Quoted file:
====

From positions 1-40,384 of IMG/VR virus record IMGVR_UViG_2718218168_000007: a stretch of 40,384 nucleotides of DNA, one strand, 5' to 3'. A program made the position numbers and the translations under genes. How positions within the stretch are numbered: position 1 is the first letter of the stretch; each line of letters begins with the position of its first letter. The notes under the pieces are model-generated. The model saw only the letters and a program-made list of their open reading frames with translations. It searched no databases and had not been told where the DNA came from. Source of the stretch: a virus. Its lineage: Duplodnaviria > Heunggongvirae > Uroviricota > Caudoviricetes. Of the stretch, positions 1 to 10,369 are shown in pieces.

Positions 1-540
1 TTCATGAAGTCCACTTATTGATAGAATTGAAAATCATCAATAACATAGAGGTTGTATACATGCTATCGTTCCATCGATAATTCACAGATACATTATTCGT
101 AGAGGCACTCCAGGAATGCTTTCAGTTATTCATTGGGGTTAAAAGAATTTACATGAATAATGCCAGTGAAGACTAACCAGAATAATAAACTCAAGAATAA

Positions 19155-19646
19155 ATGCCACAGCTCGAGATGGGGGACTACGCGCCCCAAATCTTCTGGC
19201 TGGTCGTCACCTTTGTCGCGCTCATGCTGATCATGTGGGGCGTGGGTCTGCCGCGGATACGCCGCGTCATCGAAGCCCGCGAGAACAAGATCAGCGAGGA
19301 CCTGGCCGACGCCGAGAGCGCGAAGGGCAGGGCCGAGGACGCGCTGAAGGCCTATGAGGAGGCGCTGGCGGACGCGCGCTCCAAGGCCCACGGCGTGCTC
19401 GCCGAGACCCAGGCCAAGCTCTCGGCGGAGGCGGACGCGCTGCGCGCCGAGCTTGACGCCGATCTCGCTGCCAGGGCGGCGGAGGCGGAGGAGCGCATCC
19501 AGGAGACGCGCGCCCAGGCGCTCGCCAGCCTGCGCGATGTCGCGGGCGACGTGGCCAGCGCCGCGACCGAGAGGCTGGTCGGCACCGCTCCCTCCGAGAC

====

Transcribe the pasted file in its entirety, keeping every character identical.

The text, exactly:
From positions 1-40,384 of IMG/VR virus record IMGVR_UViG_2718218168_000007: a stretch of 40,384 nucleotides of DNA, one strand, 5' to 3'. A program made the position numbers and the translations under genes. How positions within the stretch are numbered: position 1 is the first letter of the stretch; each line of letters begins with the position of its first letter. The notes under the pieces are model-generated. The model saw only the letters and a program-made list of their open reading frames with translations. It searched no databases and had not been told where the DNA came from. Source of the stretch: a virus. Its lineage: Duplodnaviria > Heunggongvirae > Uroviricota > Caudoviricetes. Of the stretch, positions 1 to 10,369 are shown in pieces.

Positions 1-540
1 TTCATGAAGTCCACTTATTGATAGAATTGAAAATCATCAATAACATAGAGGTTGTATACATGCTATCGTTCCATCGATAATTCACAGATACATTATTCGT
101 AGAGGCACTCCAGGAATGCTTTCAGTTATTCATTGGGGTTAAAAGAATTTACATGAATAATGCCAGTGAAGACTAACCAGAATAATAAACTCAAGAATAA

Positions 19155-19646
19155 ATGCCACAGCTCGAGATGGGGGACTACGCGCCCCAAATCTTCTGGC
19201 TGGTCGTCACCTTTGTCGCGCTCATGCTGATCATGTGGGGCGTGGGTCTGCCGCGGATACGCCGCGTCATCGAAGCCCGCGAGAACAAGATCAGCGAGGA
19301 CCTGGCCGACGCCGAGAGCGCGAAGGGCAGGGCCGAGGACGCGCTGAAGGCCTATGAGGAGGCGCTGGCGGACGCGCGCTCCAAGGCCCACGGCGTGCTC
19401 GCCGAGACCCAGGCCAAGCTCTCGGCGGAGGCGGACGCGCTGCGCGCCGAGCTTGACGCCGATCTCGCTGCCAGGGCGGCGGAGGCGGAGGAGCGCATCC
19501 AGGAGACGCGCGCCCAGGCGCTCGCCAGCCTGCGCGATGTCGCGGGCGACGTGGCCAGCGCCGCGACCGAGAGGCTGGTCGGCACCGCTCCCTCCGAGAC